Federal District Court Dismisses Several Challenges to SB 1070

The following is the text of a December 10, 2010, press release from Arizona Governor Jan Brewer:

“Governor Jan Brewer today announced that the federal district court has granted her motions to dismiss the challenges to SB 1070 filed by Phoenix police officers David Salgado, Corbet Clack, and Paul Dobson and Chicanos Por La Causa, Inc., and the National Coalition of Latino Clergy and Christian Leaders et al. The court also dismissed several claims filed by the United States against the State of Arizona.

“I am pleased with today’s decisions,” stated Governor Brewer. “I strongly believe that the citizens of Arizona will ultimately prevail in all of these legal challenges. My defense of the rule of law will continue as vigorously as ever.”

The Arizona Legislature enacted SB 1070 primarily to require that Arizona’s law enforcement officers cooperate in the enforcement of federal immigration laws and, pursuant to the State’s broad police powers, to adopt state crimes that mirror existing federal laws. These laws were duly passed by the Arizona Legislature to protect the citizens of Arizona from the federal government’s failure to enforce the immigration laws effectively.

In today’s orders Judge Susan Bolton agreed with the Governor that the Phoenix police officers, Chicanos Por La Causa, and all of the plaintiffs in the National Coalition of Latino Clergy and Christian Leaders action lack standing to bring the suits and rejected every one of their standing arguments.”

Arizona Governor Jan Brewer’s Statement about Court Order Staying Enactment of Arizona’s

Here is the text of Arizona Governor Jan Brewer’s press release of July 28, 2010, about federal district Judge Susan Bolton’s order staying parts of SB 1070, Arizona’s illegal immigration law:

“I am disappointed by Judge Susan Bolton’s ruling enjoining several provisions of “The Support Our Law Enforcement and Safe Neighborhoods Act” — SB 1070; though I am heartened by some
findings – including the ban on sanctuary cities.

“This fight is far from over. In fact, it is just the beginning, and at the end of what is certain to be a long legal struggle, Arizona will prevail in its right to protect our citizens. I am deeply grateful for the overwhelming support we have received from across our nation in our efforts to defend against the failures of the federal government.

“I have consulted with my legal counsel about our next steps. We will take a close look at every single element Judge Bolton removed from the law, and we will soon file an expedited appeal at the United States Court of Appeals for the 9th Circuit.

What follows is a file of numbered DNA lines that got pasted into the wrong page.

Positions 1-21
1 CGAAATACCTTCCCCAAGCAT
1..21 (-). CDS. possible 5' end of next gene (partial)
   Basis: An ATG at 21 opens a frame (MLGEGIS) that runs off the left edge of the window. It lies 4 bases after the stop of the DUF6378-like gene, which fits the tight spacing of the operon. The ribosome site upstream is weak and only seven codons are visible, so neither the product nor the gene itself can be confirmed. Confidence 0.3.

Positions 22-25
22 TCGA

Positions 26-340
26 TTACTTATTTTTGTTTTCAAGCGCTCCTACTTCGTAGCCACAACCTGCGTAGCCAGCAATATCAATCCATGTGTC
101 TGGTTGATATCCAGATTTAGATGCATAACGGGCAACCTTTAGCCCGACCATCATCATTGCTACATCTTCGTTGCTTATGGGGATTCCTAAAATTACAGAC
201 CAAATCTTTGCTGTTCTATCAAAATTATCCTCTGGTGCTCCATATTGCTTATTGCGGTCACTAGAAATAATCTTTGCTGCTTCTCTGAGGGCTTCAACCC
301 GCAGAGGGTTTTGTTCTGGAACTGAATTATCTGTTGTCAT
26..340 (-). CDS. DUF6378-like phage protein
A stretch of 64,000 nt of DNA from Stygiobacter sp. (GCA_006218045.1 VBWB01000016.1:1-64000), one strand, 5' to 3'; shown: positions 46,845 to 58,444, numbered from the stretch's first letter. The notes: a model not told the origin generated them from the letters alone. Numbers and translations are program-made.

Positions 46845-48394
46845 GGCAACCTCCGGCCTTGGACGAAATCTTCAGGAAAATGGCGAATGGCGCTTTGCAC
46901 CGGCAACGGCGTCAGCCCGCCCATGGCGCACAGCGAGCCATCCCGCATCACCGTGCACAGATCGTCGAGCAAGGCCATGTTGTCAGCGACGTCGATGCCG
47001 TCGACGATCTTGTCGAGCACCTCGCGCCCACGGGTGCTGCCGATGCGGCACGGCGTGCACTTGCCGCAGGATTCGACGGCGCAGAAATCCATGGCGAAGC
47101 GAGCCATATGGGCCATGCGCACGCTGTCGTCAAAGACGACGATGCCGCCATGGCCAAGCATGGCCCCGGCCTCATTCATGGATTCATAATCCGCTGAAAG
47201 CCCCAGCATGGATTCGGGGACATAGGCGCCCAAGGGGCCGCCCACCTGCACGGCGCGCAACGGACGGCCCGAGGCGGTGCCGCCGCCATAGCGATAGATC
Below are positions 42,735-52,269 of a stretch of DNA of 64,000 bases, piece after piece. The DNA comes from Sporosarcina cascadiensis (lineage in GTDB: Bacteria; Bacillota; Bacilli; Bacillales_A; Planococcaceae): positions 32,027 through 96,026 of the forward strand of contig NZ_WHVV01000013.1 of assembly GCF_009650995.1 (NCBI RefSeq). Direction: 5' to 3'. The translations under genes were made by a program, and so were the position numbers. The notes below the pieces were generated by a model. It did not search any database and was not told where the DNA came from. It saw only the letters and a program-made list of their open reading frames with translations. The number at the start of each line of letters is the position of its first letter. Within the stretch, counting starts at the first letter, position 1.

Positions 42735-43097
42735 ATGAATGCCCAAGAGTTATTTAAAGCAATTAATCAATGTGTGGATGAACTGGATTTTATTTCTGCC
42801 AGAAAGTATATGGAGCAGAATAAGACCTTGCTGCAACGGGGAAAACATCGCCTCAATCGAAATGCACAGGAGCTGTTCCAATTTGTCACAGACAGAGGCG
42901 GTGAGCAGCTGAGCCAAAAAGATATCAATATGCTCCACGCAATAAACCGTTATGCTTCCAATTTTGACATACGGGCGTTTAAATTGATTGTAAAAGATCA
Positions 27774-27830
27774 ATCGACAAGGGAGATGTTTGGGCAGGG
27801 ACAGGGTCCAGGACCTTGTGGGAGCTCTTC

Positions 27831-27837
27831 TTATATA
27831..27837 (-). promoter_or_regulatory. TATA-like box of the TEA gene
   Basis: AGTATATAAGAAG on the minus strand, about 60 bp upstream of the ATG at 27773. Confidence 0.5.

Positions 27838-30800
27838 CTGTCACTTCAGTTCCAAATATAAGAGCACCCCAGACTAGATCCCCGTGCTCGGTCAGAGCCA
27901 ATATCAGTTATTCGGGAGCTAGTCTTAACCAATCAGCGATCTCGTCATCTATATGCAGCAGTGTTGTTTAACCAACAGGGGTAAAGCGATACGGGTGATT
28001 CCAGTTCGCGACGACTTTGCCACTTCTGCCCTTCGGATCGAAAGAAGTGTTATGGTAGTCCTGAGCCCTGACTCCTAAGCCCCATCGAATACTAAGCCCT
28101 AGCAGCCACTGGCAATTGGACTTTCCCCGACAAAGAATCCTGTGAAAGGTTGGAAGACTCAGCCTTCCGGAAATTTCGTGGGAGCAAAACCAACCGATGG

“For anyone willing to see it — the crisis is as clear as is the federal government’s failure to address it.

“The judge herself noted that the stash houses where smugglers hide immigrants from Mexico before bringing them into the country’s interior have become a fixture on the news in Arizona and that, ‘You can barely go a day without a location being found in Phoenix where there are numerous people being harbored.’”

“When I signed the bill on April 23rd, I said, SB 1070 – represents another tool for our state to use as we work to address a crisis we did not create and the federal government has actively refused to fix. The law protects all of us, every Arizona citizen and everyone here in our state lawfully. And, it does so while ensuring that the constitutional rights of ALL in Arizona are undiminished – holding fast to the diversity that has made Arizona so great.

“I will battle all the way to the Supreme Court, if necessary, for the right to protect the citizens of Arizona. Meanwhile, I also know we still have work to do in confronting the fear-mongers, those dealing in hate and lies and economic boycotts that seek to do Arizona harm.

“We have already made some progress in waking up Washington. But the question still remains: will Washington do its job, and put an end to the daily operations of smugglers in our nation, or will the delays and sidesteps continue? I believe that the defenders of the rule of law will ultimately succeed with us in our demand for action.”

Text of Judge Susan Bolton’s Preliminary Injunction in US vs. Arizona

Those of you who want go delve into the finer points of law regarding United States District Judge Susan Bolton’s ruling of July 28, 2010, in the matter of U.S. vs. State of Arizona that stays the enforcement of parts of Arizona’s illegal immigration law known as SB 1070, should read the entire 36 page Order.  Here are some of the Judge’s ending remarks:

“If enforcement of the portions of S.B. 1070 for which the Court finds a likelihood of preemption is not enjoined, the United States is likely to suffer irreparable harm. This is so because the federal government’s ability to enforce its policies and achieve its objectives will be undermined by the state’s enforcement of statutes that interfere with federal law, even if the Court were to conclude that the state statutes have substantially the same goals as federal law. . . . The Court thus finds a likelihood of irreparable harm to the interests of the United States that warrants preliminary injunctive relief.”

. . .

“If Arizona were to enforce the portions of S.B. 1070 for which the Court has found a likelihood of preemption, such enforcement would likely burden legal resident aliens and interfere with federal policy.  A preliminary injunction would allow the federal government to continue to pursue federal priorities, which is inherently in the public interest, until a final judgment is reached in this case.”

. . .

“The Court therefore finds that preserving the status quo through a preliminary injunction is less harmful than allowing state laws that are likely preempted by federal law to be enforced.”

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